A question that we get quite often these days is how to use this annotation function for Java classes that are not Presenters. These annotations are tailored for Presenters, but not for other use cases.

Suppose we want to bundle two services (FirstService and SecondService) behind a split point. We will have to first create a concrete class for our bundle.

We now have access, via our getters, to each of our services.

Now, if we want to use these services, we can inject the MyBundle class with AsyncProvider (this is necessary for GWT to do its code splitting).

You can now retrieve your service (the best practice is in the onBind() function if you are in a Presenter) this way :

I hope this article helped you understand how split points work, in particular with the non-Presenter bundles. Don’t forget to subscribe to our newsletter if you want more articles like this.

Testing GWTP applications with Jukito – Introduction to Jukito

In this second post of the Testing GWTP applications with Jukito, we present : Jukito!

The purpose of this post is to show the basics of Jukito, and to show what are the advantages for you and for your project.

What is Jukito?

Jukito is a Java library that allows you to reduce the amount of code to write when testing code that is written using dependency injection. Typically, people use Mockito to mock their dependencies and it ends up being cumbersome. Jukito creates mocks for you for all the injected dependencies.

Here is an example made with Mockito and an example done with Jukito.

As you can see, the only differences with the two snippets, are:

  • With jukito you don’t have to call the class under test’s constructor
  • The annotation used to mock dependencies is @Inject instead of @Mock
  • The TestRunner annotation changed

At first, it doesn’t look like a big deal, but when the code base grows, things can get out of control. For example, imagine that we want to add a new dependency to the Endpoint class and inject it via constructor.

With Mockito, this kind of change will produce a compilation error. On the other hand, with Jukito, everything still compiles fine, since the call site doesn’t change.

OK, what now?

Jukito uses Google Guice and Mockito behind the scenes. However, even if you’re not using Guice, you can still use Jukito. The only requirement to use Jukito is to use Java’s standard annotation @Inject on your class’ constructor.

Everything that is possible in a Guice Module can also be done in a Jukito module.

Example

Let’s say you have an interface called UserInformationService. You could have a test that uses a fake implementation, another test that uses the real implementation and another test that uses a mock implementation. By default, Jukito injects Mockito mocks, but it is also possible to bind the interface to whatever implementation you want. To do so, we have to declare a Jukito module in the test class, and setup things there.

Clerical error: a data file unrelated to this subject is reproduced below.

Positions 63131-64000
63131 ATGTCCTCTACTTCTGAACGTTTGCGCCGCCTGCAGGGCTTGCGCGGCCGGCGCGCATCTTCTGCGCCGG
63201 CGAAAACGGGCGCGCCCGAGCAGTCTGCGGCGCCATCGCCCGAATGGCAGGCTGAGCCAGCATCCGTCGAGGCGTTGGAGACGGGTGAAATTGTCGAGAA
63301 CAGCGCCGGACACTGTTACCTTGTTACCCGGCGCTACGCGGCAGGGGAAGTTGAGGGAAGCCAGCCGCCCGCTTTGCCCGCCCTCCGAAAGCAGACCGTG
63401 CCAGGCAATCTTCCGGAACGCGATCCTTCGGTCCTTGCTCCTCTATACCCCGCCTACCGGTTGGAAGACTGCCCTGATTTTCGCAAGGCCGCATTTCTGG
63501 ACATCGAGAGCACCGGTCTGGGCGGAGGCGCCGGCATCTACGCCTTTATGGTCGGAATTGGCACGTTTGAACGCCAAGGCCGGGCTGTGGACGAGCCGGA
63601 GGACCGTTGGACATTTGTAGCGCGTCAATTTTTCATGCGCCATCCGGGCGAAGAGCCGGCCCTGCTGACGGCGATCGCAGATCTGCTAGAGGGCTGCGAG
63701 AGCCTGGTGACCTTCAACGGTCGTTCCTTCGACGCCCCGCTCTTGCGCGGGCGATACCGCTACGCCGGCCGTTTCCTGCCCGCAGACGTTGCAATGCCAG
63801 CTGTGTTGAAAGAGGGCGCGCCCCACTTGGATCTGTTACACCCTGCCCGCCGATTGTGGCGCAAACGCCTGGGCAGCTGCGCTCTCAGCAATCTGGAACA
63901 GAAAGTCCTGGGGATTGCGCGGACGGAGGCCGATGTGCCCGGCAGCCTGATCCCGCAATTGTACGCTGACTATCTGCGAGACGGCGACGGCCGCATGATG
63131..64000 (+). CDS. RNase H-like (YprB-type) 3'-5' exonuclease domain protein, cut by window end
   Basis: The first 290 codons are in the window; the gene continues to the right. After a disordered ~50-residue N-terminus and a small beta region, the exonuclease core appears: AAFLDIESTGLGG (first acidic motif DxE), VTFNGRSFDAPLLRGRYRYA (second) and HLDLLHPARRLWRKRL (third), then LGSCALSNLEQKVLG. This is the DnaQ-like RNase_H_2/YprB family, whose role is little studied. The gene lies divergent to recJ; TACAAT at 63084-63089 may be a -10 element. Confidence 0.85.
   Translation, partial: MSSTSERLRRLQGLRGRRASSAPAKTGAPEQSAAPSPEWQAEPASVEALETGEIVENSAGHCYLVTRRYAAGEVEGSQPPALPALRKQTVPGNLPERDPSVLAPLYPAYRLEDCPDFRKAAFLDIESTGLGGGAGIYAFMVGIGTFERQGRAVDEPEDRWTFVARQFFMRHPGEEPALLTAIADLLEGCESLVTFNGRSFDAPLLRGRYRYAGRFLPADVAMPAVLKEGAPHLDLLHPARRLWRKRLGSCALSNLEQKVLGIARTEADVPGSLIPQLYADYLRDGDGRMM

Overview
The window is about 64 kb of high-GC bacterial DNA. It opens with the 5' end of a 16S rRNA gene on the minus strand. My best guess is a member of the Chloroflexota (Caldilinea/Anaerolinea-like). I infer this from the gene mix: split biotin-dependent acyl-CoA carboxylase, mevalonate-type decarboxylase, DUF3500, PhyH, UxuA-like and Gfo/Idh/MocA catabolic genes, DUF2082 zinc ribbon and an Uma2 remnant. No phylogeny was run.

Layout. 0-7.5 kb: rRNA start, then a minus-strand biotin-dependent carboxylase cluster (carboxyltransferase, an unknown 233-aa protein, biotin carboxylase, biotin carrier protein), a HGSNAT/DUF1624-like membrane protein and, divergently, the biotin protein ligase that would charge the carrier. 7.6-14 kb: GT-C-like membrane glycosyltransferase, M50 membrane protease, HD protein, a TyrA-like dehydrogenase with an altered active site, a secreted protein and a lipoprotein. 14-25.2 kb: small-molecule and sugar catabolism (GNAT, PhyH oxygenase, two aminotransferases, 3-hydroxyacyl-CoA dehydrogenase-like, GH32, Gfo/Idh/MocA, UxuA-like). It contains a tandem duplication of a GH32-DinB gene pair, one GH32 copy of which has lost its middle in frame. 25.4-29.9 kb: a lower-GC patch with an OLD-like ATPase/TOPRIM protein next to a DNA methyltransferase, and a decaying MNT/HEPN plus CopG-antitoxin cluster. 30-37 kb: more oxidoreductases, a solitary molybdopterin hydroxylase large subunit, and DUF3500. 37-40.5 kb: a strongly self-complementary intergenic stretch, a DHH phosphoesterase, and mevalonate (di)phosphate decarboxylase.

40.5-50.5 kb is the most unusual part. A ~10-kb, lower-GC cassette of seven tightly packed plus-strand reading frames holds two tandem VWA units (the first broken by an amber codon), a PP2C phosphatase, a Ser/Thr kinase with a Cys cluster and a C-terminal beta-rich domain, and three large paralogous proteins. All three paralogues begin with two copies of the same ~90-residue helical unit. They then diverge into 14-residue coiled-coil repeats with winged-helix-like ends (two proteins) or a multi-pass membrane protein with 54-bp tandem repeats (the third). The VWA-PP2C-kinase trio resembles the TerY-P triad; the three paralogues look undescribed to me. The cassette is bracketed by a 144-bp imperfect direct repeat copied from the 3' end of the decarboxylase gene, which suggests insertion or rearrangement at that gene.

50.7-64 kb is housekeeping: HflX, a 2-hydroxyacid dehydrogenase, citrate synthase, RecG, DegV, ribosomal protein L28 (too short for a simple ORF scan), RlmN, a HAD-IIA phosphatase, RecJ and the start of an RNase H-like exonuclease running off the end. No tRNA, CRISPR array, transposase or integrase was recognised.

There is another cool use case for Jukito and Guice. A lot of Java code use factories. Guice has the ability to generate a factory implementation from an interface. We can either inject a mock factory or create a real factory with a binding in the Jukito module.

The first case would be to inject a mock factory as in the second gist, where we used Jukito.

We had to change the code a little bit here so that the factory would be managed by Guice. As you can see, the scope of the test is a little bit wider. The test verify that the endpoint returns the correct status code.

There is no best solution, it mostly depends on the level of integration you want your test to have. In the first, the response would be the one that you crafted yourself, whereas in the second, the response returned by theResponseFactory would be the same as in production.

Conclusion

In summary, Jukito is a library that does whatever is possible with Mockito and Guice. When writing big projects, it can really help scaling the code base and all its tests.

It is even more useful in a context like a GWTP application, where :

  • Almost all components use dependency injection
  • GWTP uses GIN (which is Guice for GWT)
  • Testing interactions is very natural. Therefore using mocks for testing and driving the design is also natural

Hopefully, this post gave just enough information to understand the upcoming examples about testing GWT components, like Presenters.

GWTP 1.5.1 Release

Hi there !

Just a quick note to inform you that we have just released version 1.5.1 of GWTP.

Here are the bugs that we fixed :

  • We made the new NestedSlot removable
  • We made sure that some of the compile errors are not ignored

We also cleaned up the code and solidified some tests to make sure that we follow best practices as much as we can. These changes should not have any significant impact on your GWTP development.

See the full release notes here.

As usual, you’re more than welcome to contribute to the framework or submit an issue if you find one. It motivates us to see that we have a strong community. In this small release alone we have 7 contributors, which is fun and makes us feel that our team is even stronger for their efforts. Thanks for being such a big part of our community !

Don’t forget to subscribe to our newsletter if you have not done so already. We post how-to videos every 2 weeks, and other posts about software releases and topics like organizational culture, whenever we can.

GWTChosen 3.0.1 Release

A few days ago, we released GTWChosen version 3.0 and made a Q&A about it.

This is a little note to let you know that we have just released the 3.0.1 version which contains fixes for some regressions that sneaked into the 3.0 release.

One of the major things was that the onChange event was not fired anymore, which was obviously pretty important.

Then, we were able to fix our sample on the developer portal and from now on everything should work properly. Please tell us if you see anything that should be fixed or improved in our issue tracker.

Thanks to our active community, we have a lot of eyes on our products. It is thus easier to spot bugs and make a software that is really useful to you!

See the full release notes for more details. Also, if you want to be aware of our future blog posts, you can subscribe to our newsletter.